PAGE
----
Actually, I wrote a small "goodbye letter" to MongoDB on HN in the past:
"You got your chance, Mongo, and you screwed it up.
I tried getting the most out of you. I treated you like a princess, I indulged you, your wishes became my wishes and your thoughts were my thoughts. I stopped listening to all that criticism around you and thought of you as of a misunderstood child, even as you would refuse to do even the easiest tasks one could imagine.
I gave you everything there is to give, but you broke my heart. You left me in the most critical moments. I trusted you, but you would go your own way. Tears were shed and countless sleepless nights were to follow.
Remember that night you disappeared without leaving a sign? I sent you messages which got a response only after many hours. You didn't give a damn about my needs. Once, you told me: "it's not me, it's you". And I believed you, I truly did.
It's over now. It's been some time without you, and I'm getting better. I have discovered, that not everyone is like you. Some DBs care, they really do. You can trust them, they give you their everything.
I'm still struggling falling in love again, but it's getting better. Don't write me back. Goodbye."
Here's the link: https://news.ycombinator.com/item?id=8990754
Source .sketch file is in:
Joke is Alex Sexton's, I licensed font, designed, and printed them. Apparently a couple have found their way to Mongo HQ.
And we are using meteor (which is based on node)
Two levels: node and mongo == two levels of sadness.
(let the flames commence)
1) mongo's ability to have a live cursor that updates if the query returns new objects or changes within the objects currently being returned.
2) they have a minimongo which lives on the client. So code can do queries and not worry if the code is running client or server.
If meteor wasn't so tightly tied to mongo - I would hands down recommend it to a company doing node.js development.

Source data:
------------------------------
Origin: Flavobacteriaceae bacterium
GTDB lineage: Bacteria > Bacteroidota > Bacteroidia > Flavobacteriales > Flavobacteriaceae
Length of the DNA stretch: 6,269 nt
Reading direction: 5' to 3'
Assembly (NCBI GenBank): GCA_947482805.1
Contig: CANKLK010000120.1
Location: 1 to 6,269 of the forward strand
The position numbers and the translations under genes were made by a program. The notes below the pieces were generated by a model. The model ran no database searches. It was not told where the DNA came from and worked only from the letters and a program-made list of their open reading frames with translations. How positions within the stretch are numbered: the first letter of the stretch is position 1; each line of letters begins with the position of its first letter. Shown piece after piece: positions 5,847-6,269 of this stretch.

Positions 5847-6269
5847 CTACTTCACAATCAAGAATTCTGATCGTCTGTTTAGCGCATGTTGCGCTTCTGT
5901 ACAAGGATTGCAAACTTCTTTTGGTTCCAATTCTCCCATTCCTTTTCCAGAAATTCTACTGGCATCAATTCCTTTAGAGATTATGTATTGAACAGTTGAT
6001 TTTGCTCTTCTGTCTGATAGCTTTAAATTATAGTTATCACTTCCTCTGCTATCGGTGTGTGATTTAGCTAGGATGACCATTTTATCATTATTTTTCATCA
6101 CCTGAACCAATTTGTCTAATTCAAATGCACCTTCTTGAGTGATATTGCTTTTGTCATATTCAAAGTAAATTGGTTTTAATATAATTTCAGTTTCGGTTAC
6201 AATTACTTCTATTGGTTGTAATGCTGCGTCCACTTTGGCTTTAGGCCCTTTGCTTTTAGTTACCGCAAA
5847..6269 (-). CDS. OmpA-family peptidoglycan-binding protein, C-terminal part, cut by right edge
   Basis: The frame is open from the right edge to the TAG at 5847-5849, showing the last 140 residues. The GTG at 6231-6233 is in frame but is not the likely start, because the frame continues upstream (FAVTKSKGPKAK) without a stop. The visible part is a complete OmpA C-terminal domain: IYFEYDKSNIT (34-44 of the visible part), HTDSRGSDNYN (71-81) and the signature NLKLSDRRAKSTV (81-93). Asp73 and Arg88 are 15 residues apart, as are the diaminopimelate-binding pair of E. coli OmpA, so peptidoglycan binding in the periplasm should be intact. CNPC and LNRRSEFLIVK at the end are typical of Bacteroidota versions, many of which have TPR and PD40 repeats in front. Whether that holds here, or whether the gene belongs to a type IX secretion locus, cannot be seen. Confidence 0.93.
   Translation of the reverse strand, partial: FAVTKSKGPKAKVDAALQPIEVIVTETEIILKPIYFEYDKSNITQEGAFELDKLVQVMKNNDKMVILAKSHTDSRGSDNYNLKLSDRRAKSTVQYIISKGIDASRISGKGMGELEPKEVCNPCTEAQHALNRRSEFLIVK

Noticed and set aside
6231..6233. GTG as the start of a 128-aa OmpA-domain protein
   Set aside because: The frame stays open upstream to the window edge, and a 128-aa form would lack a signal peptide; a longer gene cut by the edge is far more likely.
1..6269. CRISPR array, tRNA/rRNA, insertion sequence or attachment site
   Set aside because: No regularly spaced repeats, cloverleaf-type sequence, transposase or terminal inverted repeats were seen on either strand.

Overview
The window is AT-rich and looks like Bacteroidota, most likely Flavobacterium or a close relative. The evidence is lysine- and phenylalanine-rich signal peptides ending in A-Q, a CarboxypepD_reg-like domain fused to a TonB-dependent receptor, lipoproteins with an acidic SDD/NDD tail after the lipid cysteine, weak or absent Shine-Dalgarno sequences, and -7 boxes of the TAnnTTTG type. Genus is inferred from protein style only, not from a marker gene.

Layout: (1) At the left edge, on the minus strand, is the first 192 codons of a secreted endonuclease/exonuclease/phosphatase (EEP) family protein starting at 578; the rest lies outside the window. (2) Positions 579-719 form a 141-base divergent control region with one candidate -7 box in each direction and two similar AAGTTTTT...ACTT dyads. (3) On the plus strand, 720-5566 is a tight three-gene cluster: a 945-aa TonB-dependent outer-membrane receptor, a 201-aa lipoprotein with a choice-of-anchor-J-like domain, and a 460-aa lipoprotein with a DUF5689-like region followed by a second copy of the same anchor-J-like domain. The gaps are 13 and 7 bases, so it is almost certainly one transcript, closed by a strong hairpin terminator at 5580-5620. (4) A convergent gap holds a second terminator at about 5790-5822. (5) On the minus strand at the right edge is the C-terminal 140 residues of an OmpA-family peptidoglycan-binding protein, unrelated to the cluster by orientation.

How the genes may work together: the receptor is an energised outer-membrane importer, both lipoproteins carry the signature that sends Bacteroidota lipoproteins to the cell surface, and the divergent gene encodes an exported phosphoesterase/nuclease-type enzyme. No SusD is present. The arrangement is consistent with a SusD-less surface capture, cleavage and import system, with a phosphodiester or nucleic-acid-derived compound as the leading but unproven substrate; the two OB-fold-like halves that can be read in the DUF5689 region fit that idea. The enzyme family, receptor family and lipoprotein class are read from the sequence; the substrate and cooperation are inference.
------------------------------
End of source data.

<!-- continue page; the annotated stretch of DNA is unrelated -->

Meteor is much easier than node to grok. ( no callback hell, no promises ) Meteor reads top to bottom the same as all the other languages out there. Node reads like a twisted spaghetti hairball that your cat vomited up.
Also it stills remains one of the simplest databases to setup and use making it still my goto for hacks/spikes.
It's not hard to make it easy to do a thing in the wrong way - and that's exactly what MongoDB does. It doesn't make you set up authentication or table schemas, so it looks 'really easy to set up'.
In reality, though, you're wasting hours to save 10 minutes. Because at a later point, you're going to have your database broken into (if it can even be called that, without authentication), or you end up corrupting your data because two of your applications disagree over what the current object schema is.
To know how easy something really is, you need to compare how hard it is to set something up correctly. And once you do that, MongoDB falls far behind.
Of course, if you're at a company where those spikes find a way of turning into production code, then it's a different story.
Hacks that remain hacks in 100% of the cases, are rare :)
Why would I care about having my database broken into or even my data being corrupted for hacks/spikes. The very definition of these is that they are throwaway designed to test an idea before rebuilding in something more suitable.
And yes MongoDB is schemaless. That doesn't mean your data is going to automatically corrupt itself. You can just define your schema in some shared library. I can just as easily corrupt PostgreSQL if I change data types without updating the ORM.